Books Magazine

Bridget Jones’s Diary – Helen Fielding

By Hannahreadsstuff
bridget tara mcpherson

The wonderful cover by Tara McPherson

I was inspired to pick this up during fellow book blogger Emma Louise’s recent #sunathon. I wanted something fun and lightweight, and after a couple of false starts, I decided to try Bridget Jones’s Diary.

As you may have read in my #Bookadayuk week four round-up post,I had spent the years between its release and now piling sloppy scorn on this book. I based my opinion purely on the film ( I know! I know!), Renee Zellweger’s beyond twee English accent, and the fact I felt a lot of women saw themselves as “Bridget Joneses”, wearing their sadness on their sleeves as a  self-mocking badge of honour, adding “self-scorn” to the pile of issues already damaging their self esteem. Not knowing Bridget yet, I wanted to shake them and scream:


It felt to me, that as long as they had their poster-girl for self-pity, they had the trendy excuse they needed to ignore their excellence.

But that was before I knew just how excellent Bridget is, and though some women may have taken the imagery from the film a little too far in the pursuit of endless “what’s up hun?”s on Facebook, I must now agree that she is totally heroine-worship worthy.

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I had decided that maybe I could read this book without scowling when, another heroine-worship worthy woman, Hadley Freeman, listed it in her book Be Awesome as a must-read. It goes to show how utterly clueless I was when Freeman’s inclusion of Bridget made me laugh aloud: “err…what Hadley?! I was not expecting THAT nonsense to turn up at the end of your otherwise excellent and humourous book about modern feminism“.

Once I had scoffed myself dry, I went and had a cup of tea, and remembering the vow I made after reading The List,I decided to get over myself and pick up a copy as soon as one fell at me from a charity shop shelf.

I figured that Hadley knows what she’s talking about, all the other books in that list are just fine, she wouldn’t send me out to spend my hard-earned pennies on a book that wasn’t totally awesome.

It didn’t take long to find a copy, it seems to be perpetually passed on by, what I now know are excellent women re-distributing the wisdom. And once I’d started there was no putting it down!

Every page is hilarious, Bridget is completely vivid, alive and loveable. I mourned the fact she wasn’t real, that I was having to read about her over a latte in Cafe Nero alone, without her actual, physical presence. For me, she wasn’t the needy, sad-faced, puppy-woman that mourned at me from film posters, she was determined, dogged and hilarious!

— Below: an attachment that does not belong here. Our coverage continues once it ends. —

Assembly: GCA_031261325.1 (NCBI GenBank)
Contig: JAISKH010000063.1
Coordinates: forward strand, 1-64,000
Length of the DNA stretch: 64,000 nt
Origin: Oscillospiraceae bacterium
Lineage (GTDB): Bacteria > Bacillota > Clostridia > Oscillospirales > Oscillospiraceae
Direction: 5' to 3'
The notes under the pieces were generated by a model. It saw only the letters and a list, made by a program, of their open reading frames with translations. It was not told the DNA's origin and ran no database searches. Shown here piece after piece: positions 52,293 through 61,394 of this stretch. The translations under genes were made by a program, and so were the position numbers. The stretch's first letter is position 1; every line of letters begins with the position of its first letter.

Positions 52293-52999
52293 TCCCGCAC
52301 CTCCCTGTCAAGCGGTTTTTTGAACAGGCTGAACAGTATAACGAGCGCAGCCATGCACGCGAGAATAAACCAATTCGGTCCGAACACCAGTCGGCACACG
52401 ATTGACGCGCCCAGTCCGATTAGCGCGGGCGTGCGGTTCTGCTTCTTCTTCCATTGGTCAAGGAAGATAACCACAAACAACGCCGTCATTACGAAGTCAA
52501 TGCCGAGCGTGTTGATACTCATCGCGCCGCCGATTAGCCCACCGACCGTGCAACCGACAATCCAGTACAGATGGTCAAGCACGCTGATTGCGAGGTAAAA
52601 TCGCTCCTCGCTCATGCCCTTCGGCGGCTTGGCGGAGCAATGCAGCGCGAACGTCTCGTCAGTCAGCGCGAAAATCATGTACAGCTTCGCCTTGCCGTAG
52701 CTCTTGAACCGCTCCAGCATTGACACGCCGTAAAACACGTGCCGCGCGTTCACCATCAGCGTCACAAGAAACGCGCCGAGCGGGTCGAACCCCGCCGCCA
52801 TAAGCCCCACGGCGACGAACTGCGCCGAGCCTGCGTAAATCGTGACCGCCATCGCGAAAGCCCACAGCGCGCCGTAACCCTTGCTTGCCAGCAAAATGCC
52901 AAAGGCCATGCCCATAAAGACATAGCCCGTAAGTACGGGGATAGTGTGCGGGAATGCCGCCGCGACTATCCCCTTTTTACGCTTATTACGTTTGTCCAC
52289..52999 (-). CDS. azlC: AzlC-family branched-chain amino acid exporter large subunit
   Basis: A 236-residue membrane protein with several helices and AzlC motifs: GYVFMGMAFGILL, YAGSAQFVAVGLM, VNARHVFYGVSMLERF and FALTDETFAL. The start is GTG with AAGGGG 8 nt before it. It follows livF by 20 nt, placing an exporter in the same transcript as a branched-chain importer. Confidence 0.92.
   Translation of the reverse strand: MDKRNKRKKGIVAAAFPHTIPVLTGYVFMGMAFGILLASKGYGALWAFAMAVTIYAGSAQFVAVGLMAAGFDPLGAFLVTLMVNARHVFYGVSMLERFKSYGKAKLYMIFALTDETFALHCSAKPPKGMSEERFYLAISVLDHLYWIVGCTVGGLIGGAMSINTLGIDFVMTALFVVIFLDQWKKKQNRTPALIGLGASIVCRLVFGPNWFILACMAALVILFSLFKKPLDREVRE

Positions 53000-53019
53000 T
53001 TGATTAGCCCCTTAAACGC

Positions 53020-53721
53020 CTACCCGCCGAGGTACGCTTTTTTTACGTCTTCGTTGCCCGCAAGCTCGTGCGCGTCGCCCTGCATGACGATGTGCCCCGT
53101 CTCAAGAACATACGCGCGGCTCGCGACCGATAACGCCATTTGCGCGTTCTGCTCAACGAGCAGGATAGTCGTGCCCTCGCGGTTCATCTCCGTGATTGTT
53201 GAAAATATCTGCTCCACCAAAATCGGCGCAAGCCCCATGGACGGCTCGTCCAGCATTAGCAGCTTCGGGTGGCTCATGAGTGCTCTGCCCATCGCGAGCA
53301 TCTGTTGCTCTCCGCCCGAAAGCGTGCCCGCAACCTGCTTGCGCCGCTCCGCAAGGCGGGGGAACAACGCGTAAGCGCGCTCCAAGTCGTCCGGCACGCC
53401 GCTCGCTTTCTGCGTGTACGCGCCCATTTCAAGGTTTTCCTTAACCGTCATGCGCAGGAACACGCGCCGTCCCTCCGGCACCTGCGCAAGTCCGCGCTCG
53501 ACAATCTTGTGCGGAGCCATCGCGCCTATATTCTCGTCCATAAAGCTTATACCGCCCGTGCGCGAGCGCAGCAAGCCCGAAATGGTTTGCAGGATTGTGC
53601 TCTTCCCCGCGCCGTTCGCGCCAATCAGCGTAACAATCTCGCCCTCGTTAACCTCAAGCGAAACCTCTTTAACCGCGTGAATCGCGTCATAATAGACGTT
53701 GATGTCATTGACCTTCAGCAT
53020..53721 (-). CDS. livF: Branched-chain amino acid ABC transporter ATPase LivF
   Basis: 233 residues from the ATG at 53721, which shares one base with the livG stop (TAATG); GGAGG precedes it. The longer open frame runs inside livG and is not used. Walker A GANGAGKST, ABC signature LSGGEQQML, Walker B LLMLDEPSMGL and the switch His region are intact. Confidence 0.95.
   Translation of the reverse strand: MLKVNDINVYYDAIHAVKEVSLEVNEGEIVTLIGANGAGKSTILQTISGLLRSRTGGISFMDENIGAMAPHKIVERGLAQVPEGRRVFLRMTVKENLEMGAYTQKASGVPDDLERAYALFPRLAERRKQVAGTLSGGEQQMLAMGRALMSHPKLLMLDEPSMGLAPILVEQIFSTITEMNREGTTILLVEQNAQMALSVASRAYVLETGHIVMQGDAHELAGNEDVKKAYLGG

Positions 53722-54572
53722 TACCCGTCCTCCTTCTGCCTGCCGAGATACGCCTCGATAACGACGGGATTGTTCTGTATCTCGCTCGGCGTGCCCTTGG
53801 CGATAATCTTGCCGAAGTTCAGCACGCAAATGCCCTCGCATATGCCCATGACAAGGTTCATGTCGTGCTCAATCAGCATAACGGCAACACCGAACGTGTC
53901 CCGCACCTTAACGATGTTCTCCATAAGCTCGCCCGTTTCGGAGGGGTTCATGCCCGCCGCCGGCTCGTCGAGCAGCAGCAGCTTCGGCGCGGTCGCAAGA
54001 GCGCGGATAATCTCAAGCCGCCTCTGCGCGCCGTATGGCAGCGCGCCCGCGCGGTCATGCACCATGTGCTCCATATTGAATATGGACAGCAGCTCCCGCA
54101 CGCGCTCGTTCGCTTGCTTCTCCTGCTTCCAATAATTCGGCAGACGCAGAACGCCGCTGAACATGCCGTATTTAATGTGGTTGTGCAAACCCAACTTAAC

Ok, so perhaps she didn’t recognise these things in herself and spent many calories, alcohol units and 1471 minutes trying to find solutions to her problems, but isn’t that just what I was talking about above? That the main issue women have is that they don’t see how great they are? That they spend too much time counting things and over-analysing things? Don’t we all just need to get over all the “fuckwittage” and get on with being awesome every day?

I applauded her each time she left a panting Daniel Cleaver, his respect for abandoned as quickly as his trousers. And I nodded along, recognising her struggle, as she tried to balance her overwhelming feelings with what she knew was right. I loved that though she may have stuffed her face under covers at home, outside her head was always up, no matter what humiliation or letdown she was currently enduring.

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All of this was lost on me before I’d read this. I thought she was a whinger, pining for a life she didn’t have, jealous of those around her that seemed to have what she wanted – those “smug-marrieds”. I thought I would hate her, that I would think she was pathetic and needy. What I didn’t know was her ability to cut these people down, that it was actually their eyes that were judging HER, that it was BRIDGET that was having to come up with the wise-cracks and the withering put-downs in order to survive another dinner party where her life was scrutinised and picked over along with the main course.

As Freeman says herself, the plot of this book is so very much secondary to Bridget, Fielding has written such a vivid, brilliant and very, very funny character, she could pretty much get up to anything and I wouldn’t blink – I just want to hear her tell me about it.

What I thought was a sad woman clad perpetually in Haagen-Daz splashed night wear and big pants, was actually a woman with a thick skin, unapologetic about her actions and undeniably her own person. She is a fantastic role model and I am glad that I have found her, and anyone that says anything else, probably hasn’t met her.

Book info:

  • ISBN: 9780330512176
  • My copy was published by Picador in 1998
  • Bought copy from charity shop

The illustrations I have used in this post are by the amazing Tara McPherson for Penguin. Once I have my hands on a copy with this cover I shall do my wise-woman duty and give my current copy away.

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